Chariots of the Gods (1970)
By: Paul Ryan on April 3, 2009  | 
DVD
Beyond (Australia). All Regions, NTSC. 4:3. English DD 2.0. 93 minutes
The Movie
Cover Art
Credits
Director: Harald Reinl
Screenplay: Wilhelm Rogersdorf
Country: Germany/USA
External Links
Purchase IMDB YouTube
If you've ever wondered where the ideas behind Stargate, Battlestar Galactica and the first Alien vs Predator film originated, Erich Von Daniken is pretty much your man. The Swiss-born Von Daniken postulated that the god figures worshipped by certain ancient civilizations – Mayans, Incans, Aztecs, etc - were actually alien visitors. His 1968 "non-fiction" book Chariots of the Gods was a huge commercial success, despite a number of glaring factual errors (which even its author admitted to) and an impressively poor prose style.

This film version takes the book's pompous tone, lack of substantive evidence and contempt for scientific method and translates it to the screen. Directed by Harald Reinl (helmer of the post-Fritz Lang Dr Mabuse films), Chariots of the Gods is, in screen form, little more than a dull travelogue with extra nuttiness on top. Opening with the book's assertion that the scientific mainstream is closed-minded and resistive to new ideas - a common tactic used by purveyors of pseudoscience - the film explores numerous ancient landmarks. If they look too impressive (i.e. weren't made by Europeans with modern equipment), then they must have been built by aliens. If their cave paintings and inscriptions depict god figures with large heads or headdresses, it means they were actually depicting alien astronauts. If their god figures are written of as having ascended to the heavens, it means they were actually aliens.

And so on, ad nauseum.

There's very little in the way of supporting evidence presented here, just Von Daniken's belief that structures such as the pyramids of Giza were too sophisticated to have been built by humans so long ago. Everything is then shoehorned into pushing that theory. There's never a second given to the possibility that these civilizations had their own scientific and engineering achievements, some possibly lost to the ravages of time. It's here that a whiff of racism creeps into the proceedings. Every culture depicted is non-European, and while the film is quick to claim the architectural and scientific achievements of the Aztecs or the Egyptians as that of extra-terrestrials, no such claim is made about say, the Romans, or the Greeks, or the Celts. The implication comes across that these societies were too primitive and too intrinsically backward to have made any progress on their own, which is ignorant and deeply offensive.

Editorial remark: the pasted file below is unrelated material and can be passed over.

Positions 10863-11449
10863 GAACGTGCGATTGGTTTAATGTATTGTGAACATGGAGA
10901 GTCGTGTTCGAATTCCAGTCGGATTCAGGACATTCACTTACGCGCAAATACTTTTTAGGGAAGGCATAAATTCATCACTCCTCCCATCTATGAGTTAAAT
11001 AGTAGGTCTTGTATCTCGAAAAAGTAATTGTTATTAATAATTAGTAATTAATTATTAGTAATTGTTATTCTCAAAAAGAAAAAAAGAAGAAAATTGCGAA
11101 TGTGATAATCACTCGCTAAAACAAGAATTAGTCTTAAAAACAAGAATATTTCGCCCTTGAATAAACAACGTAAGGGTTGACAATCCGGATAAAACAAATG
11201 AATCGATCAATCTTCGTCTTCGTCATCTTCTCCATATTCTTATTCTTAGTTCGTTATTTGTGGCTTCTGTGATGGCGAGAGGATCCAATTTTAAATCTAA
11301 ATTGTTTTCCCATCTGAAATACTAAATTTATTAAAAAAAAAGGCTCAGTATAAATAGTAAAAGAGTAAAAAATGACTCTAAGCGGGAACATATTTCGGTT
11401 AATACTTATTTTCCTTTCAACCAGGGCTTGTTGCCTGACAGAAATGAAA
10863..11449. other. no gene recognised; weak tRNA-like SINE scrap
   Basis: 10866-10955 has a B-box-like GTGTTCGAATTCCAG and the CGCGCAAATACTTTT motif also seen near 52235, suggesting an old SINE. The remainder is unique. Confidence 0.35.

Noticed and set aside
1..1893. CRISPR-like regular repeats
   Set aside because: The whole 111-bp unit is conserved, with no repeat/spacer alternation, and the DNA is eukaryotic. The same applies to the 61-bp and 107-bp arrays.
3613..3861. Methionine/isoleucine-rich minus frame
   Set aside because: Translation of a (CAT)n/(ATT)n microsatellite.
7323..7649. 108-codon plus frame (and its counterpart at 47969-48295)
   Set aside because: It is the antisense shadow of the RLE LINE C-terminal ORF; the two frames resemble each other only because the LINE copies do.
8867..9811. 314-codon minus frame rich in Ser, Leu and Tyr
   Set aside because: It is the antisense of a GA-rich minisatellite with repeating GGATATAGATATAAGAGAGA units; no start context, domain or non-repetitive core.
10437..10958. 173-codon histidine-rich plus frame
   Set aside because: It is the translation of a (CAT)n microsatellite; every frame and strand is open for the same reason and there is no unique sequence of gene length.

Of course this film isn't interested in genuine historical or scientific enquiry. It's really all about making a buck off the gullible (which it most certainly did) and it says a lot about the reach of such crackpot theorizing that this film actually received an Oscar nomination for Best Documentary. It's this blatant, shameless cynicism that makes Chariots of the Gods genuinely difficult to sit through. Even as an example of the run of laughable paranormal docos that emerged during this era, it's just too dull to even make fun of.
Video
Dreadful. Taken from what looks like analogue tape (itself transferred from a damaged print) this NTSC transfer is just awful. Poor contrast, frequent wobbling on panning shots and faded, washed out colours make this even more of a trial to sit through than it already is. The picture is presented in pan and scan, which is all too obvious from the opening credits, which are cropped and missing parts of words. This is also the first commercially-produced DVD I have ever seen that abruptly cuts off the end credits.
Audio
Even worse than the video, with a Dolby 2.0 track that sounds like an old audio cassette that has been left in a hot car for too long. Music constantly has a distorted, somewhat garbled sound.
Extra Features
One theatrical trailer, running a whopping 46 seconds, is all you get here. Like the film, it's presented in pan and scan, but has even worse video quality, as it appears to have been taken from a VHS tape, complete with tracking faults.
The Verdict
Movie Score
Disc Score
Overall Score
Scenic, picturesque bunk is nonetheless still bunk. Like the writings on which it is based, Chariots of the Gods takes a fanciful theory and then completely fails to back it up with any persuasive evidence. Repetitive, dreary and undeniably racist, the film is a curio only if you're interested in the seventies phase of campy paranormal documentaries. A poor video transfer and dire audio only add to the pain.

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